ROCHESTER, Minn. — Mayo Clinic researchers have shown a link between which type of oral anticoagulant (blood-thinning medication) a patient takes to prevent a stroke and increased risks of kidney function decline or failure.
Their study, published online today in the Journal of the American College of Cardiology, is the most recent in a series of studies seeking to determine the safety and efficacy of non-vitamin K antagonist oral anticoagulants versus the long-standard warfarin. Patients with atrial fibrillation – a potent risk factor for stroke ─ commonly take these medications.
“Kidney function decline in patients taking oral anticoagulant drugs is an important topic that has been overlooked in previous clinical trials,” says lead author Xiaoxi Yao, Ph.D. “Even our past work at Mayo Clinic has been primarily focused on risks for stroke or bleeding.”
However, she and the study senior author, Peter Noseworthy, M.D., a Mayo Clinic cardiologist, along with the rest of their team, felt that the issue was worth pursuing.
“Our study demonstrated that renal function decline is very common among atrial fibrillation patients on blood thinners,” says Dr. Yao. “About 1 in 4 patients had significantly reduced kidney function within two years of being on any of these medications, and 1 in 7 patients had acute kidney injury.”
The reduced kidney function could lead to kidney failure, dialysis and potentially death. Finding this, the researchers went a step further, trying to determine if the type of medication made a difference.
“In general, patients with atrial fibrillation taking blood-thinning medications tend to have declining kidney function over time,” says Dr. Noseworthy. “However, our findings indicate that the non-vitamin K antagonist oral anticoagulants as a group are associated with less injury to kidneys than warfarin.”
To come to these conclusions, the researchers studied the deidentified records of 9,769 patients from the OptumLabs Data Warehouse. These patients had atrial fibrillation and started taking oral anticoagulants ─ apixaban, dabigatran, rivaroxaban or warfarin ─ sometime between Oct. 1, 2010, and April 30, 2016.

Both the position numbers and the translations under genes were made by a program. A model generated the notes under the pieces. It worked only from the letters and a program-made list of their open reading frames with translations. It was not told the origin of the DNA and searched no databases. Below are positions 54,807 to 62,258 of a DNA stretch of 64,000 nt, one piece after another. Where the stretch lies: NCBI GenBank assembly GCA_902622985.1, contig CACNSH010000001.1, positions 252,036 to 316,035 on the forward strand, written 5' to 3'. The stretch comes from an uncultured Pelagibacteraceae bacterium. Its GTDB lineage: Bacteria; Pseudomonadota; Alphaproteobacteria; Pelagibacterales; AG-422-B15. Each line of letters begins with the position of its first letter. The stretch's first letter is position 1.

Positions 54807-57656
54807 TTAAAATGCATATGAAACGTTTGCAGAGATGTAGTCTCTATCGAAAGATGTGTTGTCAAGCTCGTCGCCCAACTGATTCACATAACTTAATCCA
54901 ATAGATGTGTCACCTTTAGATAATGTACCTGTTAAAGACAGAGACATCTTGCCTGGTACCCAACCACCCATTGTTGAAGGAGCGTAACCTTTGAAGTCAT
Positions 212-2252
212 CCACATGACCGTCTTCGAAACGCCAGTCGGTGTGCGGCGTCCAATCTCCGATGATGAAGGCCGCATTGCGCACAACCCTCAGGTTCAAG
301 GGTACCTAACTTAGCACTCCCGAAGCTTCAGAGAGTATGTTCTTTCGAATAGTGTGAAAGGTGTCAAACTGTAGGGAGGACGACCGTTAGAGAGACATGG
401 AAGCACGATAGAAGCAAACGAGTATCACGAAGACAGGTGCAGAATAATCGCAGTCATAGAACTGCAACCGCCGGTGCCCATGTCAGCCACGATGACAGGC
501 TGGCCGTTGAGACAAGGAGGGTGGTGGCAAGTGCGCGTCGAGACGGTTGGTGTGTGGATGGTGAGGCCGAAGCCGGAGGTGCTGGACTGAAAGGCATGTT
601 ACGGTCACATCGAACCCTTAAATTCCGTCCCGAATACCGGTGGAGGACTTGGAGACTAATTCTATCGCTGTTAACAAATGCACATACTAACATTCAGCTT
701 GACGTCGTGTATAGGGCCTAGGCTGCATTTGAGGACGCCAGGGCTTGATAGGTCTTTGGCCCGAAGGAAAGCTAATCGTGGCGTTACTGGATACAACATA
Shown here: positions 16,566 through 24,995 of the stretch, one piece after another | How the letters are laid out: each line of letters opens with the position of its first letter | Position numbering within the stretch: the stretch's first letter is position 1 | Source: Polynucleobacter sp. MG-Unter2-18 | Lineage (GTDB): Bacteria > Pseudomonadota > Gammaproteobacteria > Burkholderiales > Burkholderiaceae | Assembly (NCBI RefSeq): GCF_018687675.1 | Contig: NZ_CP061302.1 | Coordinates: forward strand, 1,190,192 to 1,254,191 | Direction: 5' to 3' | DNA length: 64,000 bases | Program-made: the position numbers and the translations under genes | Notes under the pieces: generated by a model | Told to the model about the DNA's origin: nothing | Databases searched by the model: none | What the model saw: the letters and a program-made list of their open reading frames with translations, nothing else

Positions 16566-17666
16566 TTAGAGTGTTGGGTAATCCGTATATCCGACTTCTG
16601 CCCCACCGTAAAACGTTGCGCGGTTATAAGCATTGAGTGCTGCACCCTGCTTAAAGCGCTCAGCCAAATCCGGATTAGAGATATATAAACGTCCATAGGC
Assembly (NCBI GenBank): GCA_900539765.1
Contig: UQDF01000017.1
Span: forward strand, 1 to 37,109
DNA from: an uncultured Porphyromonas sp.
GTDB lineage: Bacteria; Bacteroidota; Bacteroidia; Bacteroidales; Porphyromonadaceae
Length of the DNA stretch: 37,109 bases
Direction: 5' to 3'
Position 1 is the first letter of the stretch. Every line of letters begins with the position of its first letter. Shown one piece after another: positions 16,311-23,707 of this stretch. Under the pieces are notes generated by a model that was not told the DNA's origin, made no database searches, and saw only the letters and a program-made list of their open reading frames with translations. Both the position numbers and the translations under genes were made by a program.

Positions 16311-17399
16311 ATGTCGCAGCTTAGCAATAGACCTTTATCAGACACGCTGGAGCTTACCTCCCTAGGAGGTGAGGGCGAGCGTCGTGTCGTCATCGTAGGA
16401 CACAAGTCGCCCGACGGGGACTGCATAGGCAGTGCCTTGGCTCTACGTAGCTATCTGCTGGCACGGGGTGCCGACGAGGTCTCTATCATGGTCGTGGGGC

The team looked at four indicators of kidney function:
They found that the cumulative risk of one of these four events occurring within two years of beginning the medication was 24.4 percent, 4 percent, 14.8 percent and 1.7 percent, respectively, proving that kidney function decline is common in these patients.
However, the researchers took it a step further and separated out the patients taking non-vitamin K antagonist oral anticoagulants from those taking warfarin.
“We found that non-vitamin K antagonist oral anticoagulants, as a group, were associated with reduced risk of adverse kidney outcomes,” says Dr. Noseworthy.
Why does this matter?
“Patients with atrial fibrillation already face a high risk of kidney disease, perhaps because many such patients have risk factors, such as advanced age, diabetes and hypertension,” says Dr. Yao. “Many drugs these patients are taking rely on kidney function for drug elimination. Therefore, it is particularly important for these patients to choose a drug that minimizes the impact on kidneys. Since non-vitamin K antagonist oral anticoagulants have a different drug mechanism than warfarin, researchers have hypothesized that non-vitamin K antagonist oral anticoagulants may be related to better renal outcomes. Our study is among the first few studies confirming this hypothesis.”
Their findings have important implications for medical practice, she says, and Dr. Noseworthy confirms.
“Just as I do with my own patients, I encourage conversations on these risks and benefits between patients and their providers,” says Dr. Noseworthy.
“Each patient’s situation is different, so each medication decision must be made based on the individual’s lifestyle and diet, other illnesses and medications, out-of-pocket costs, and so forth.”
Both he and Dr. Yao encourage health care providers to regularly follow up and monitor kidney function in their patients taking anticoagulants. They urge providers to make efforts to prevent or slow kidney function decline, as well as adjust drug dosage based on the change of kidney function. And, as with all medications, Dr. Noseworthy cautions patients to never stop or change any medication dosage without consulting with their health care providers.
The rest of the Mayo Clinic research team members are:
The research team also included Navdeep Tangri, M.D., Ph.D., from the University of Manitoba, Canada.
This research was made possible by the Mayo Clinic Robert D. and Patricia E. Kern Center for the Science of Health Care Delivery. The researchers used the OptumLabs Data Warehouse, which includes deidentified records of more than 160 million privately insured and Medicare patients of all ages and races, and from the United States. It is a resource of OptumLabs, a collaborative research and innovation center co-founded by Mayo Clinic and Optum in 2013. This uniquely vast data source contains deidentified insurance claims, socioeconomic information, electronic health records and consumer behavior data. It enables the researchers to investigate across a much broader patient base than previously available to health science researchers, resulting in more generalizable and reliable findings.
About Mayo Clinic
Mayo Clinic is a nonprofit organization committed to clinical practice, education and research, providing expert, comprehensive care to everyone who needs healing. For more information, visit mayoclinic.org/about-mayo-clinic or newsnetwork.mayoclinic.org.
Elizabeth Zimmermann Young, Mayo Clinic Public Affairs, 507-284-5005, email@example.com